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Caregivers of Children Under 3 the Target of $10M Nonprofit Spend

Robin Hood has awarded 50 grants of $25K to nonprofits that work in early childhood, to support parents and caregivers

A number of Brooklyn nonprofits centered on early childhood education have been awarded $25,000 each to support the parents and caregivers of the children they serve aged under 3.

The grants are part of poverty fighting philanthropy group Robin Hood’s $10 million FUEL for 50 program, a new initiative to support young children’s learning and development through programs focused on their caregivers.

The 50 nonprofits awarded were selected from a pool of 355, and have missions ranging from mental health and job training to immigration and legal services. Each will receive $25,000 in unrestricted funding, access to expert workshops and support, and opportunities for up to $1 million in funding over the next two years.

Children at Cypress Hills Child Care Corporation, one of the awardees. Photo: Mateo Ruiz Gonzalez.

Dr. Kelvin Chan, managing director of Early Childhood at Robin Hood, said FUEL for 50 was structured around a holistic, family-centered approach to early childhood, and it was critical that the initiative engaged programs “beyond what we think of as ‘traditional’ child development work.”

“By uplifting organizations that support parents and caregivers of children 0-3, we are shifting the narrative around what it means to support early childhood development, while getting one step closer to making New York City an early learning metropolis where every aspect of our society recognizes and promotes the development of our youngest members,” Chan said.

Brooklyn nonprofits selected include Cypress Hills Child Care Corporation, which applied with its Magic Doors / Puertas Magicas program. The program offers a full suite of bilingual services for families of infants and toddlers to meet their most pressing needs for parent education, learning-rich events and psychological consultation, the organization says.

Mixteca, Lorena Kourousias, Mexico, COVID-19, immigrants, immigrant community, immigrant services, undocumented immigrants, hunger, advocacy, GrowNYC, Nicole Rojas, Sunset Park
Nonprofit Mixteca does food distribution in Sunset Park. Photo: Russell Frederick for BK Reader.

Brooklyn Community Housing & Services, Inc., was also selected with its Fresh Start program, which is an aftercare program for graduates of Arbor Inn’s short-term housing for mothers with children under eight who are experiencing homelessness.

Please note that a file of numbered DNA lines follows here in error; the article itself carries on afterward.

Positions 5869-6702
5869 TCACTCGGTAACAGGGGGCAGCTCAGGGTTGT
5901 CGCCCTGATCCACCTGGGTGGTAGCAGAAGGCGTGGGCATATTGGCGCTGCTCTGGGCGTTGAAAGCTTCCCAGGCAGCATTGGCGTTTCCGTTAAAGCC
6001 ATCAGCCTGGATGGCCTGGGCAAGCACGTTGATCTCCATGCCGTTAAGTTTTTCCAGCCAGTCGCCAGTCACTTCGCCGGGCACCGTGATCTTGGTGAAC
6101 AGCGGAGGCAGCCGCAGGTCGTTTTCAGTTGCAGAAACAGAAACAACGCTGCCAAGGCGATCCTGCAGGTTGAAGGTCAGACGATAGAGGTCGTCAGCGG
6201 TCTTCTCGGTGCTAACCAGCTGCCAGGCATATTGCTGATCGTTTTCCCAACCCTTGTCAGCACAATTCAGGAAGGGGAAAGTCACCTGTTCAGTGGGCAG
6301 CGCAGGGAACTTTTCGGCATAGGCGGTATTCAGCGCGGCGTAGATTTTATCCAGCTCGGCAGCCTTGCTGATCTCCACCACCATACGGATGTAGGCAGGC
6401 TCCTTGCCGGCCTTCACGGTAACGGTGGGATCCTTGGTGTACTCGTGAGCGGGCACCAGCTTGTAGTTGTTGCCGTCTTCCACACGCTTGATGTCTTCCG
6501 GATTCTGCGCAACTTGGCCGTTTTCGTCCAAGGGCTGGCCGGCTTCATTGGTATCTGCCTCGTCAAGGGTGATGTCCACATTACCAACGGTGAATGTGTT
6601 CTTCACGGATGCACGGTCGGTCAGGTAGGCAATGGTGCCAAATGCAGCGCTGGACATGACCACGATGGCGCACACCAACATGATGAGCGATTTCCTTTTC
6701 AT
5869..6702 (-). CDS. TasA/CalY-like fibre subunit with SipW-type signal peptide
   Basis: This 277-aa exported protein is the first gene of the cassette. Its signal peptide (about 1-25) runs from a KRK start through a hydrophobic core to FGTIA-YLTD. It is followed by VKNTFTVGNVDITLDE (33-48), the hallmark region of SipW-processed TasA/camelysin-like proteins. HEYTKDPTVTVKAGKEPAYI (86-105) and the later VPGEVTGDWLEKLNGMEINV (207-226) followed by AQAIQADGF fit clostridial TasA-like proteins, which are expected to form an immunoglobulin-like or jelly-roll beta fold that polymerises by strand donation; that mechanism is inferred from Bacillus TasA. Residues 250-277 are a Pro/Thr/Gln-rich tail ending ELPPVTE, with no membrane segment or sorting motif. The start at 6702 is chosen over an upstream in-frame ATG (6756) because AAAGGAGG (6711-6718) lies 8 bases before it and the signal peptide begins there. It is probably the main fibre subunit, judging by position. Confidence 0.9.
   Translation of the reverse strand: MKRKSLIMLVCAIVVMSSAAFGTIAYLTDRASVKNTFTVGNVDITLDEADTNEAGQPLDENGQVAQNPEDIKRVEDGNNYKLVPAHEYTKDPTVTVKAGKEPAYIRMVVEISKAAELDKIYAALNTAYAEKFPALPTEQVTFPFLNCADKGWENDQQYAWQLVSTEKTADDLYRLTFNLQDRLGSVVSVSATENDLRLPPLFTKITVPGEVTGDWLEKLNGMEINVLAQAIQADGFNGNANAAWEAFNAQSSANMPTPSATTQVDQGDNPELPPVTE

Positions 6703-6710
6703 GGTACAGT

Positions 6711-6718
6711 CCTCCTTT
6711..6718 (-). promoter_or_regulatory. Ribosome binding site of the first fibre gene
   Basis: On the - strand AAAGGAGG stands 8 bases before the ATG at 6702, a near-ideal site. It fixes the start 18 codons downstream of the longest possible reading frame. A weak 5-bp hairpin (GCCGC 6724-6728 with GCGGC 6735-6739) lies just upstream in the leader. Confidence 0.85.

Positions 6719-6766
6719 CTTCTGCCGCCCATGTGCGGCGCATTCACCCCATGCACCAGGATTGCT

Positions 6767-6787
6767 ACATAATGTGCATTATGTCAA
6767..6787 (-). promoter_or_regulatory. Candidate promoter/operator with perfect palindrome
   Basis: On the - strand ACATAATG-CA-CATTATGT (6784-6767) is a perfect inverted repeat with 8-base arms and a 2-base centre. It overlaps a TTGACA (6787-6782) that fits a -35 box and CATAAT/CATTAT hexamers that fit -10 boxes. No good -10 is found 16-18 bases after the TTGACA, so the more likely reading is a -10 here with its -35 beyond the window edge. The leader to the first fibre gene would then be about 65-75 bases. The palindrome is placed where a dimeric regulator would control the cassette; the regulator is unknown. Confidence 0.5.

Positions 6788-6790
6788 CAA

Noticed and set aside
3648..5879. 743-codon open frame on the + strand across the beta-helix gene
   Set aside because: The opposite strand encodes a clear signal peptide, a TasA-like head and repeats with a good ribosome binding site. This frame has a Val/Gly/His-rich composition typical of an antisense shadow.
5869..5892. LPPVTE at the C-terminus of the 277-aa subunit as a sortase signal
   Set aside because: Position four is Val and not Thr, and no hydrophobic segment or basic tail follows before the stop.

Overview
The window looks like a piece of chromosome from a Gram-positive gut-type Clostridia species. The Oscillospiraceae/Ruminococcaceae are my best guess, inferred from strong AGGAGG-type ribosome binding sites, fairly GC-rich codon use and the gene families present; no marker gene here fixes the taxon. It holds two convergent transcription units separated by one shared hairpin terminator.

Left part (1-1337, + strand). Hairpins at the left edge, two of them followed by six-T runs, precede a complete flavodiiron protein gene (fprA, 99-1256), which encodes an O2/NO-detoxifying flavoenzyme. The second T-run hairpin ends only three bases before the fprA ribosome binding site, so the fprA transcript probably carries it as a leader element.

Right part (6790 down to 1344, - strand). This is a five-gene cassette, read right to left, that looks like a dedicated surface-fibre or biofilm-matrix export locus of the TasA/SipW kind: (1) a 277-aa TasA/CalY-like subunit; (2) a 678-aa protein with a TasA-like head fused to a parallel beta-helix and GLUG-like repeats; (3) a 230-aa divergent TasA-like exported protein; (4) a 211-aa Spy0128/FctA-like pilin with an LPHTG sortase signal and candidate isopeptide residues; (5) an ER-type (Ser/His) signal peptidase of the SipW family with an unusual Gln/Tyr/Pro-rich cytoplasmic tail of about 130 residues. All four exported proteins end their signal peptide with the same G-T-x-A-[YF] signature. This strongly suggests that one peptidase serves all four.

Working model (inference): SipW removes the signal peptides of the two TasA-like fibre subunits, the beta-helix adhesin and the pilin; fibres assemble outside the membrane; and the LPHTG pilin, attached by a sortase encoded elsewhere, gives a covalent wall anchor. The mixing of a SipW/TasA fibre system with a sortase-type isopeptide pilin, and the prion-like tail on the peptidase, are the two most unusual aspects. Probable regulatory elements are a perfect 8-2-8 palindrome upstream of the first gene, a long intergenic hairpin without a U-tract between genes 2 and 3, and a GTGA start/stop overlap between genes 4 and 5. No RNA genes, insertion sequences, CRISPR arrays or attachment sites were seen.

Friendship Circle of Brooklyn will receive funding for its Parent Support Network: a parental support program to provide guidance, advice and assistance to families with children who have special needs or are developmentally delayed.

Families Together, a program developed by Mixteca, will be funded to provide a communal, strengths based approach to promoting mental well-being while also acknowledging hardships in the Latinx immigrant community due to structural racism and discrimination, Mixteca says.

And North Brooklyn Coalition Against Family Violence will get funding for its Parenting from Power program, which provides programming for trauma survivors to support their children.

These are just some of the Brooklyn organizations that have been awarded. For a full list, click here.

Robin Hood jointly released a report on the goals and implementation of FUEL for 50, which includes data and insights from the pool of 355 applicant organizations. Robin Hood says it found that despite it not being a traditional branch of child care, community organizations of all sizes and mission areas were working on creative ways to support parents and caregivers of young children.

According to the report, caregiver stress was a predominant theme, with more than 80% of programs focused on reducing sources of stress and 40% of applications citing mental health support.

Kassa Belay, co-director of United for Brownsville and a member of the FUEL for 50 selection committee, said Robin Hood had been “extremely deliberate” in designing and implementing an initiative in FUEL for 50 that would celebrate all facets of early childhood work.

“Rather than continuing to fund programs that were already on their radar, the FUEL for 50 team took the time to go beyond surface consultation with community-based organizations and New York City parents by directly involving organization and community representatives in the grantee selection process itself, reconfiguring how funding flows into historically marginalized communities,” Belay said. He said through United for Brownsville, he had himself seen the power of Robin Hood’s investment “to catalyze critical change in my community.”

On top of the funding, the 50 organizations can take a series of optional workshops with experts in child development and nonprofit management.

In November 2022, FUEL will award up to 10 of the selected organizations $250,000 in additional funding to test the efficacy of their programs, and – in 2023 – up to three awardees will receive an additional $1 million to scale their efforts.

Robin Hood says FUEL for 50 was born out of the organization’s Fund for Early Learning, which launched in 2016 with a mandate to help transform New York City into an “early learning metropolis” by focusing on children three-and-under living below the poverty line.


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